The Moment I Realized I'd Left Reality and Was Now a Resident of Cloudcookooland II


MSNBC headline: Pirate Fined for Assaulting Sausage.

Just when I think that major league sports couldn't sink any lower. Just when I think that baseball couldn't become any more of a joke. Just when I think that the world is a weird place and can't get any weirder, this happens.

Just like that comedian says, when the story came about about Fabio on a roller coaster getting hit in the face by a goose, you have to wonder if the fates sitting before their typewriters have had way too much to drink...

Thanks to Rick Jessup for the link.

Written by the window of Krispy Kreme earlier this morning:

There are dark clouds above us. When the Krispy Kreme drive-thru cashier sticks her hand out to the cars, she dips her hands into a verticle stream. I hope they use plastic bags to pass the donuts. The coffee could end up a little watery, otherwise.

Everybody's attention is at the window. Skies this interesting command it. I've never seen a tornado, and I'd very much like to -- one heading away from me, over an open field, with not a farmhouse in sight. I love the power of nature, but I don't want it to hurt anyone, if it could help itself.

I dream of tornadoes, sometimes. Like Lisa, these are not nightmares. There is alarm, but mostly excitement, to see the billowing white clouds stretch down their fingers to the ground. There is a rush for cover, and I lie low as the storm passes, close, whirling. Then it is past. I've heard of other tornado dreamers and I wonder what the dream means. I know what Freud would say, but he says that about toothpaste.

Indoors, the machine is working to the tune of Simon & Garfunkle's Cecilia, and the march of the donuts begins...

While I was writing that, a group of kids entered, with their coach, dressed in baseball caps and t-shirts bearing the Tim Horton's logo. No, they weren't here to make trouble, they just wanted donuts. The staff at Krispy Kreme did not seem surprised at this sudden detante.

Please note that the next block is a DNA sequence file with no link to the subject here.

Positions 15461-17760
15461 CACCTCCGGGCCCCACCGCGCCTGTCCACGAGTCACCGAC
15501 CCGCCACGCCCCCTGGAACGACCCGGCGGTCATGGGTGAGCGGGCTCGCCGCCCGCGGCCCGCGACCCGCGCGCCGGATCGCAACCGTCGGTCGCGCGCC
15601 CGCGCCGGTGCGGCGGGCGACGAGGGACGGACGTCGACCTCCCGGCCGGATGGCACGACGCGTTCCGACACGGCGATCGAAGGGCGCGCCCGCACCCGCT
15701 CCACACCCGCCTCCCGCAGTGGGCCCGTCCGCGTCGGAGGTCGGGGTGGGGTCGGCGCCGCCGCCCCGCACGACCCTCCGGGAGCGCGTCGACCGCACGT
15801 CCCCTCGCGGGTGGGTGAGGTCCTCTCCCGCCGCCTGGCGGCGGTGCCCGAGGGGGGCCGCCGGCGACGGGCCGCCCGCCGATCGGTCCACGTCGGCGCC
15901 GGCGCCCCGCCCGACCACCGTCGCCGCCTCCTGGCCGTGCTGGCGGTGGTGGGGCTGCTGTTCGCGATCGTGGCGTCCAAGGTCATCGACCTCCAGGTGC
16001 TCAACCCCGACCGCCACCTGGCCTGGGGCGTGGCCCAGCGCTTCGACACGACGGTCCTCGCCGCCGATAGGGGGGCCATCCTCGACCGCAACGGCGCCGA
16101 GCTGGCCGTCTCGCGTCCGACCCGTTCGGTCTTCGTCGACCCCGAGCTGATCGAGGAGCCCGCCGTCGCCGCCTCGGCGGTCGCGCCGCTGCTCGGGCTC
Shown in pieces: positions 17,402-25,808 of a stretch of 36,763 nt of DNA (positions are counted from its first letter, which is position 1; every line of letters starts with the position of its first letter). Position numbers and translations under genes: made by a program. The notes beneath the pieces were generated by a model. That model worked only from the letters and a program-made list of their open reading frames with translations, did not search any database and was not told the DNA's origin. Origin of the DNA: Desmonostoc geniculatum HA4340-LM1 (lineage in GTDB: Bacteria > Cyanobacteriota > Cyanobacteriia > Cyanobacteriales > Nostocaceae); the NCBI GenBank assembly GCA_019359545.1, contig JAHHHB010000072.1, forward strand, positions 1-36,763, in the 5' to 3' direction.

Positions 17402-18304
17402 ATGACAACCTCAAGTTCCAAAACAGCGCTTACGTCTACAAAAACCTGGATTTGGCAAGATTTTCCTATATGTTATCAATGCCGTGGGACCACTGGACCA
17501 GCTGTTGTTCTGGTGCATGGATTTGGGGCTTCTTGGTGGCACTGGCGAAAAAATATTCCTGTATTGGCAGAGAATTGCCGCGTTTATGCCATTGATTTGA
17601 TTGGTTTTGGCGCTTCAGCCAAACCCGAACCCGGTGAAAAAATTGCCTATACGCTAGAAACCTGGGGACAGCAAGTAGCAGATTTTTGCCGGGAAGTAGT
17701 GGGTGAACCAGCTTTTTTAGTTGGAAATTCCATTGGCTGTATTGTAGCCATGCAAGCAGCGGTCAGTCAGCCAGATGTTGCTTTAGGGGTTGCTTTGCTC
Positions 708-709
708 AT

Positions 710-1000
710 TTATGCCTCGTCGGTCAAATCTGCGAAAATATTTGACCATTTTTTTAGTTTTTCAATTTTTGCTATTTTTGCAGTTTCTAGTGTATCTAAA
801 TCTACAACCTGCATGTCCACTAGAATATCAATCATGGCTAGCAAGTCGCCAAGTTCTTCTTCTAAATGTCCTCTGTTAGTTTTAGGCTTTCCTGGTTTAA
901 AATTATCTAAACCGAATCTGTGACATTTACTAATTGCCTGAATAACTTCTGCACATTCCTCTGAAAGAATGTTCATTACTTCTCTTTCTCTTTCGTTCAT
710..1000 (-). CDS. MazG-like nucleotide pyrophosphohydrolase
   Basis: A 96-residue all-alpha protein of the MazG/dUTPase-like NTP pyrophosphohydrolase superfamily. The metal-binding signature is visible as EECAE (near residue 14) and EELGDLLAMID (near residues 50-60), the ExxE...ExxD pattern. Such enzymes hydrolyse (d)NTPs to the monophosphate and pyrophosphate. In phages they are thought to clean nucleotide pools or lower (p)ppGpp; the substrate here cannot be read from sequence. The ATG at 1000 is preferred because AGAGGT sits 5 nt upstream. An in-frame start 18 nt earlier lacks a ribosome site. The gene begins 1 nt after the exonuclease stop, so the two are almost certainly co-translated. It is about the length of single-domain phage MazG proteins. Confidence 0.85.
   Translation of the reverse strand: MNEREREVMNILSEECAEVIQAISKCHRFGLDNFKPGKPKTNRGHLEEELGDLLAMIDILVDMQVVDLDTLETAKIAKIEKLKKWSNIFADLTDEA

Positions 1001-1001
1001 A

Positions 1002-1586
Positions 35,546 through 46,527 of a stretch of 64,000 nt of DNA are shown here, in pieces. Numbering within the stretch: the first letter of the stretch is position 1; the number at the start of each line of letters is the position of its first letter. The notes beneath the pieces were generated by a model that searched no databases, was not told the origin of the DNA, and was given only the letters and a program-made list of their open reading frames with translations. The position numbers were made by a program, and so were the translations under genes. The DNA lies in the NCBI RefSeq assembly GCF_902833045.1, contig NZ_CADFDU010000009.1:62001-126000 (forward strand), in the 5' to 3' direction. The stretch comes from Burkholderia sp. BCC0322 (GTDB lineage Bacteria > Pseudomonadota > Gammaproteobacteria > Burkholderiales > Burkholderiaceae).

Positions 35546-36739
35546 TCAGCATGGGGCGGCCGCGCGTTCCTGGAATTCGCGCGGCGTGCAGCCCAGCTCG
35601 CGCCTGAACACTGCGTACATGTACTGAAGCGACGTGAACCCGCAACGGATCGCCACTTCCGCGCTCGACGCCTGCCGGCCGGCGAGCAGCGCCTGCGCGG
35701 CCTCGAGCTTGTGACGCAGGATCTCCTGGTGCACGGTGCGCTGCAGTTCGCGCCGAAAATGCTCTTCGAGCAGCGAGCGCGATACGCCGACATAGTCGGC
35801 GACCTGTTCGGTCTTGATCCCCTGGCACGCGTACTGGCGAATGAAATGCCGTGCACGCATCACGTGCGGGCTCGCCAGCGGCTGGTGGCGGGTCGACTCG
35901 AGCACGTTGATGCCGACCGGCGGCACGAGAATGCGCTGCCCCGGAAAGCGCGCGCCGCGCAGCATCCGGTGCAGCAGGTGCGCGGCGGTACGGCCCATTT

I've written more of The Young City. The really exciting part with Faith and Rosemary travelling the sewers in a flatbed boat is really coming along. Now, however, I have to figure out how to bring about the exciting conclusion. One idea I have is a bit deus ex-machina, but I may go with it and see how it works. This is a first draft, after all, and the story will see extensive revisions before any publisher gets to see it.

Faith and Rosemary have really good chemistry. I've already spoken about how Faith appeared out of nowhere and almost walked away with the story. The two characters work well together as pseudo-sisters, swapping the role of eldest sister between the times that Rosemary learns to cope with living in Victorian Toronto, and the times Faith has to cope with being hunted down by a bunch of Birge's goons.

I find that the best characters do have the tendency to show up after you start writing a story. Consider Ariel from Fathom Five. Inserted as an afterthought in chapter eight, she grew and grew until she was the only siren left standing at the end of the novel. In some ways this is frustrating, as you never know where your novel will take you, but if you're smart, you'll just let it go. Writing is something you never control; you yourself must, at first, submit to it.

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